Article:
This sound like basically a leftist marketing agency to promote good causes.  Some of the causes sound reasonable, but I question the basic idea of a profit-based business promoting an institutional critique of the modern corporation.  A corporation obviously is different than a business like, but the profit-based motive they share is part of the film’s critique, at least as I interpet it.  Marketing what you think is a worthy cause as hip and cool simply masks this.

I think what upsets me more as a high school teacher is that their lesson plans associated with showing the movie are only available if you buy the DVD Educational Resource for $195.  The only way this will be bought is if a whole social studies department decides they want to invest their scarce resources in buying it.  What about the teacher who wants to show the movie with the educational resources but can’t because his department doesn’t want to buy it?

I don’t necessarily mind needing to pay for educational materials, or even $195 for good ones, but it upsets me that a movie that could be such an excellent resource for those who want to challenge the power of corporations is behaving just like a business.  It shows that the message is not the main priority. On the “Can I show the film at school” section of their website it says “You can show your personal DVD to as many people as you like, and the filmmakers encourage you to do so. However, in an institutional setting such as a high school or university, a different set of rules applies. Showing the film in these settings requires additional rights.”

The movie was made a long time ago and I assume it’s makers have been compensated.  Yet years later the people who own the rights are more concerned about continuing to make money off of its showing than educating the public.  I would very much like to hear how the rights owners justify this.  I posted a comment on the site’s blog and hope to hear back.

Media Bias on Palestine Elections

A Reuters article today on local elections in the Palestinian West Bank demonstrates rather obvious bias in media coverage.  One article by one news agency is not all that important obviously, but the image portrayed is rather usual in mainstream commentary.  The title of the article is “West Bank vote held to help plug Palestinian democracy gap.”

By itself the title is true enough, as there have not been elections in the Occupied Territories for six years, but reading the article puts everything on the shoulders of Palestinians, as if only they could get their act together then they could have democracy.  The article points out that Hamas won 2006 parliamentary elections, but then goes on to observe that Hamas’ victory was “an outcome nullified by the civil war that followed a year later.”

This description leaves out three obvious facts.  Immediately after Hamas won the election, the US, Israel and Europe threatened and proceeded to cut off aid to the Palestinian Authority, and encouraged Arab nations to do so.  It is disingenuous to leave out that the election results led to a call by the world’s superpower for isolating the party that won.  Secondly, there was indeed a civil war between Fatah and Hamas, but the article leaves out that the US was military supporting Fatah, leading to Hamas taking preemptive action to take over Gaza.  Third, Israel launched a massive war designed to punish Hamas and the Palestinians of Gaza, for which Amnesty International accused Israel (and to a lesser extent Hamas) of war crimes.    None of these facts described are controversial, but there is no threat of receiving any flak for putting the onus on Arabs rather than discuss the full context when it makes the US role seem less than magnificent to put it mildly.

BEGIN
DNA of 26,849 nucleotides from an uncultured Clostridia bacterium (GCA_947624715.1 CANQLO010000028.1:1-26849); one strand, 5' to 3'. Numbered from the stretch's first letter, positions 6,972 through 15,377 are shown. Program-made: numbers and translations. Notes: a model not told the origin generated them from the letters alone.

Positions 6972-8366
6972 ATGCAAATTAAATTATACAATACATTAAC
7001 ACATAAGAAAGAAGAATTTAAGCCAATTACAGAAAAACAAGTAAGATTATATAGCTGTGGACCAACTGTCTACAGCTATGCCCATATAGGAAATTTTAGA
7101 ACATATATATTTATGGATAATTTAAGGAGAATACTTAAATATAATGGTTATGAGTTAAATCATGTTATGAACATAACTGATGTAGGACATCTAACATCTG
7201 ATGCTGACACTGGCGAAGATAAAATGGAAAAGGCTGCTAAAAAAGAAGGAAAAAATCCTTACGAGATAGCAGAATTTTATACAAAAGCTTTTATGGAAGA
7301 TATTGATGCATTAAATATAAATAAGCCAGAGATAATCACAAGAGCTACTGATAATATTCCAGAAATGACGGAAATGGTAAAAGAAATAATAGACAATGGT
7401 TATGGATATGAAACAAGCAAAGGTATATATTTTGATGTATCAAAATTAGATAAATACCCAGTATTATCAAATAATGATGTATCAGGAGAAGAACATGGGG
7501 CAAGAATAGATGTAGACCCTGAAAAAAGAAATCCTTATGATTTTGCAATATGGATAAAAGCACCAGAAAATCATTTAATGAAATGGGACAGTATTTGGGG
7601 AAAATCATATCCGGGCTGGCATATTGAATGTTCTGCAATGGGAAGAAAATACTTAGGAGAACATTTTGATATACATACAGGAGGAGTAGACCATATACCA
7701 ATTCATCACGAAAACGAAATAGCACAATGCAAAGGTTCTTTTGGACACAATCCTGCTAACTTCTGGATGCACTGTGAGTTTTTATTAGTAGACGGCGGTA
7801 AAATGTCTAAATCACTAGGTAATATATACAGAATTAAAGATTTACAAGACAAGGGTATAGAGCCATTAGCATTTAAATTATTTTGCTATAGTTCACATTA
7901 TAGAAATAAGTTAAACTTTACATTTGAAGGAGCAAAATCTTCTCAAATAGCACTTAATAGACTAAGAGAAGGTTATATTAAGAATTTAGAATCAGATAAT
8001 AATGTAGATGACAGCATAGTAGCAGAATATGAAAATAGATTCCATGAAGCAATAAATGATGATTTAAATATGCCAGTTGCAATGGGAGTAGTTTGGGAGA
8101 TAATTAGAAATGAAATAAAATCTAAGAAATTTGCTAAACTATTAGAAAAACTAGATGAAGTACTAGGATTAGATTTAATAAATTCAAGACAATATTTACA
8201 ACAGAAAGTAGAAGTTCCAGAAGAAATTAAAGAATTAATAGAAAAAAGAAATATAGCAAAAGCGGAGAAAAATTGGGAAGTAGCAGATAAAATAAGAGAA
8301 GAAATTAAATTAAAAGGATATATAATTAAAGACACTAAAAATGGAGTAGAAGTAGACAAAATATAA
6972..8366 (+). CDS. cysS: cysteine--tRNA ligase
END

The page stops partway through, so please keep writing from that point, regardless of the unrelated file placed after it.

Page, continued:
Good Organizations/Projects

Wanted to take the time to promote two worthwhile endeavors:

1) Free Press is an organization based in Massachusetts challenging corporate consolidation of media.  Especially relevant given my recent post on the media’s terrible performance on presidential debates.

2) ZNet is launching a new social networking site called ZSocial.  It is still in beta testing mode, so a lot of bugs still to fix, but it looks really nice and is an excellent way to connect people on the left.  If you join and want to friend request me, type in “Weiss” in the search bar in the top banner of the website (across from “ZSocial”) and my name and pic will come up.  The search field under contacts isn’t operational yet.

Want Real Debates? Put This High School Student in Charge

To understand that political debates should be about substantive issues, all you have to do is talk to a high school student who actually debates.  Click below (embed code isn’t working for some reason).  Skip to 3:53 and the girl being interviewed makes what is an obvious point to anyone who knows the first thing about debates: you should make “warranted arguments” and “in-depth analysis.”  After that it’s worth skipping to 8:30 where the girl says the candidates should stop speculating and actually debate policy.  If we can bring politics and the media that reports on them up to a high school standard, maybe we can have real debates.

High School Kid Knows More About Debate Than Politicians (sorry about the ad)